WE MOVED into our quarter in December 2014 and noted a number of problems, including mould in the kitchen and rubbish dumped in the communal areas.

The housing officer also told us about a blown double glazing window and assured me that it would be replaced. Someone came out to measure up and we told him that the windows didn’t seal tight, making our daughter’s bedroom very cold. The man said he would order new hinges and come back in about seven days.

We submitted a long list of problems to the housing office and heard nothing. We phoned the helpdesk who said they would send a surveyor out in three weeks.

By the New Year, there was still no news so we called the helpdesk again; they knew nothing about the window hinges. Because our daughter was freezing in her bedroom they agreed to bring the appointment forward a week.

The surveyor listened to all my concerns, but I got the impression that he felt the poor quality of housing was reflected by the low rent and that other houses on the estate were worse than ours.

He questioned whether I had ever lived in Army housing before and told me I have no rights as I am a licensee, not a tenant and that it was my responsibility to keep on top of mould.

We logged a formal complaint. Since working with a customer care manager we have managed to get some of the jobs done.

It took three visits to repair the double glazing unit. A man turned up but was unable to proceed as it was a two-person job because a ladder was needed. Then the same happened when they came to fix the window hinges.

We were annoyed and called the helpdesk, who said only one hinge had been ordered so the job couldn’t be done.

My husband phoned the customer care manager and two men came to do the job that same day, so I question whether the helpdesk are incompetent or liars.

It turns out the surveyor holds no qualifications – the actual job title is technical adviser. When the heating engineer arrived to advise if a thermostat could be fitted, he told us he couldn’t do the job without a new work order from the technical adviser. When I spoke to the technical adviser, he said I should see my housing officer.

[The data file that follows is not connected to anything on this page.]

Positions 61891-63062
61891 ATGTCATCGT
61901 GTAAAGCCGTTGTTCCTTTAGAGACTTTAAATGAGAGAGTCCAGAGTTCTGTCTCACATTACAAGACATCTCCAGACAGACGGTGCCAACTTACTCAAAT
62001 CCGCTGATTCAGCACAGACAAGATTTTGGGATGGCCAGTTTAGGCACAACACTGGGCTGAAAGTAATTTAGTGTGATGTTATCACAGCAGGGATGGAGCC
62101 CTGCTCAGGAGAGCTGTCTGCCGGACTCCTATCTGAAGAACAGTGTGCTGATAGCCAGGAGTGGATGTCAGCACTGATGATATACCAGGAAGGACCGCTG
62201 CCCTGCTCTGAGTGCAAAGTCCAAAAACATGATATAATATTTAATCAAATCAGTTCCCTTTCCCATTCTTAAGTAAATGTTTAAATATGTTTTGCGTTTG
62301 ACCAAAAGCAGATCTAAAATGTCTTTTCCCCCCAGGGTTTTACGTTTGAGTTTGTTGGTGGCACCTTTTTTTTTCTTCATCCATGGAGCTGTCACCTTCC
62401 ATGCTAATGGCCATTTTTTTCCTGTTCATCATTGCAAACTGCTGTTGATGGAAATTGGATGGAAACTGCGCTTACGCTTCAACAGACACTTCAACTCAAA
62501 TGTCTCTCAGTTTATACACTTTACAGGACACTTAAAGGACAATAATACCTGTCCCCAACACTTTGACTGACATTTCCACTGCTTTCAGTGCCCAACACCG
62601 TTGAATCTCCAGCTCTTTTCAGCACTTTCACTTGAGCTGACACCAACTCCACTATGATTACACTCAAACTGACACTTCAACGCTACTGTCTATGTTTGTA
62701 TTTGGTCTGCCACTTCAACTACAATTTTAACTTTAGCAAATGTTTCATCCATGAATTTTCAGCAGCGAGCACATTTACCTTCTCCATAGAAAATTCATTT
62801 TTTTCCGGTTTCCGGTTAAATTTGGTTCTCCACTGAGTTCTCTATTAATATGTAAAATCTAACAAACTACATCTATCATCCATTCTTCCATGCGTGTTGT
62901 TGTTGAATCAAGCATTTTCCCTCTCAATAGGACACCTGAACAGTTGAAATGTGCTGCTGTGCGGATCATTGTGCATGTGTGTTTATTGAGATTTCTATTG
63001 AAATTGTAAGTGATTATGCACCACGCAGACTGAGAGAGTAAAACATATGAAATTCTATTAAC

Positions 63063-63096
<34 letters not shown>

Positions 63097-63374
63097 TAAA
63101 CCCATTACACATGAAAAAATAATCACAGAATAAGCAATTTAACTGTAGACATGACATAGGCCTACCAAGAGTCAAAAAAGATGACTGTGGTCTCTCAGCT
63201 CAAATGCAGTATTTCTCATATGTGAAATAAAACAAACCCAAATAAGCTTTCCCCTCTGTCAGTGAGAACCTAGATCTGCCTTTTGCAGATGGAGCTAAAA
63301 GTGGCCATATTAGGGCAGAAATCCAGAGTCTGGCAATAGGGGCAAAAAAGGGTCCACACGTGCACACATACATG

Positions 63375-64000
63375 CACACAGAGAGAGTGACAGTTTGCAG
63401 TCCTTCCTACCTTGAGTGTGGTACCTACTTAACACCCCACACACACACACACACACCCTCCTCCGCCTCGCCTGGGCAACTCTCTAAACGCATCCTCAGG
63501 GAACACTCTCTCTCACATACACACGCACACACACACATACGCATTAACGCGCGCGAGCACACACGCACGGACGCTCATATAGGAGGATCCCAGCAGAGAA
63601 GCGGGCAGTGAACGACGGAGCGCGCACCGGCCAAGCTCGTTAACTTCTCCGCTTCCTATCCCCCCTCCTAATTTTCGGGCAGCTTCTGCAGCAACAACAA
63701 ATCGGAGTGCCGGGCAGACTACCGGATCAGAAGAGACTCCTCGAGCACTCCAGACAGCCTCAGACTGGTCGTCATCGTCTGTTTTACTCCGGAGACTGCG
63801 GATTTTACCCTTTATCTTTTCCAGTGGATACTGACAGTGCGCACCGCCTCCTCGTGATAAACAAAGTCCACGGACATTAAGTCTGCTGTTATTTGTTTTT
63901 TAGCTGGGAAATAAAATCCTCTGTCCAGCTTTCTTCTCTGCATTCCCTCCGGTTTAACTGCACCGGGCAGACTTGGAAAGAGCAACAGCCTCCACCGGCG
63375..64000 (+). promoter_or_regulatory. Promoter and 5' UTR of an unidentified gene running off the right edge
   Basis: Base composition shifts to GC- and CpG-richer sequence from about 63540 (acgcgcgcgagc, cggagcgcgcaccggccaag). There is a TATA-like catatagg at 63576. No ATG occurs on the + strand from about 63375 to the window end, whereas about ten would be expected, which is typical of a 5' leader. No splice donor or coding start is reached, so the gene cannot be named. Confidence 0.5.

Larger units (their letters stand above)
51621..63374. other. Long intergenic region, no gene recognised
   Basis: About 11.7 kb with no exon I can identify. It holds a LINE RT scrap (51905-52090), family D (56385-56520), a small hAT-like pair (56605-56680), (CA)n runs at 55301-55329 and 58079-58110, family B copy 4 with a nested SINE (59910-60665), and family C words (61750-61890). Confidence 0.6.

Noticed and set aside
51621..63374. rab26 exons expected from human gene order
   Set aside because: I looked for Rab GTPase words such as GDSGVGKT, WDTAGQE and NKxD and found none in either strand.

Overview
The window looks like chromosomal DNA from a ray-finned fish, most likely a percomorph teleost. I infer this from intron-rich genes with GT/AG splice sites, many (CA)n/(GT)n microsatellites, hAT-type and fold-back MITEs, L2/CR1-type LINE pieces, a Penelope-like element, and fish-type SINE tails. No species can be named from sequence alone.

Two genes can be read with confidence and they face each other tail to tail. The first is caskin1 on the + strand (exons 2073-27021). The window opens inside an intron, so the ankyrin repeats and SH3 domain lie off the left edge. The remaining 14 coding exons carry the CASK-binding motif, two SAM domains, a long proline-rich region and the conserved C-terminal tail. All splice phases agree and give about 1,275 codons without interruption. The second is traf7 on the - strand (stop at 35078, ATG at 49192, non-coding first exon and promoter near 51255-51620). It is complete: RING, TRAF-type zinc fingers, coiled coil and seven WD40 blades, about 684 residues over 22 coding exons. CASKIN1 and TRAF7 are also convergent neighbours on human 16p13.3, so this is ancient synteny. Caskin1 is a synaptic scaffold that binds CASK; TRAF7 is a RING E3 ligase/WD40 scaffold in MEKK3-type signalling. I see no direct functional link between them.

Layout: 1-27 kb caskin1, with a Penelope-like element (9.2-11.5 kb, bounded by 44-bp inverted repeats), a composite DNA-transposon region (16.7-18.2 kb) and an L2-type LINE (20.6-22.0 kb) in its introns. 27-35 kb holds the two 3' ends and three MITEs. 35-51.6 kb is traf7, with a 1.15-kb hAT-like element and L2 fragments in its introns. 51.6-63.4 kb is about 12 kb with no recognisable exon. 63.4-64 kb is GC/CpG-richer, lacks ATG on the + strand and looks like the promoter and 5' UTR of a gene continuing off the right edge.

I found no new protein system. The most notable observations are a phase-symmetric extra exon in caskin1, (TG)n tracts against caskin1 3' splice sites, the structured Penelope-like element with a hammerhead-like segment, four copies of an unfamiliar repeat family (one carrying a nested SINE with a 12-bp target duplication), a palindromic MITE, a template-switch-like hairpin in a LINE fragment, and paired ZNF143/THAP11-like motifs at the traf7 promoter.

Our daughter has been living in a cold, draughty bedroom with condensation running down the walls. It has taken 35 days to make her bedroom habitable and I feel that all CarillionAmey can say is that other houses are worse and I should be grateful I have low rent.

I have lived abroad and in my own home for the last nine years so perhaps my expectations are too high, but why should Army families be forced to accept such poor standards?

Name and address supplied


Response from Anna Soubry MP, former Minister for Defence Personnel, Welfare and Veterans: Substantial progress and investment has been made in recent years to improve the quality of SFA. However, I am aware of the issues that some personnel have faced and it is unacceptable that these problems continue.

That is why I have been in regular contact with CarillionAmey, personally holding them to account to ensure they deliver the service and standards our families deserve. It is disappointing that there have been problems and I have been assured that services will improve. I will continue to make sure those improvements are felt by our personnel and their families.

Response from Dave Trotter, operations director of CarillionAmey: We recognise that the mobilisation of the new National Housing Prime contract has brought with it a number of challenges for us operationally, some of which have affected some families directly.

We are sorry if you have been personally affected. We remain focused on improving our new processes, developing our people and improving our customers’ experiences in line with our contract.

We have undergone a recruitment programme during the first three months of the contract, appointing accommodation officers and completing the transfer of staff into the organisation from DIO, as well as setting up our occupancy services team and DAS operation.

We also recognise that improvements need to be made for us to deliver on our promises and to provide a service in line with our contract. We assure you that we remain focused on this.

Above all we consider it a privilege to serve our Armed Forces community. We take this responsibility seriously and trust this will be self-evident in the organisation we aspire to become.

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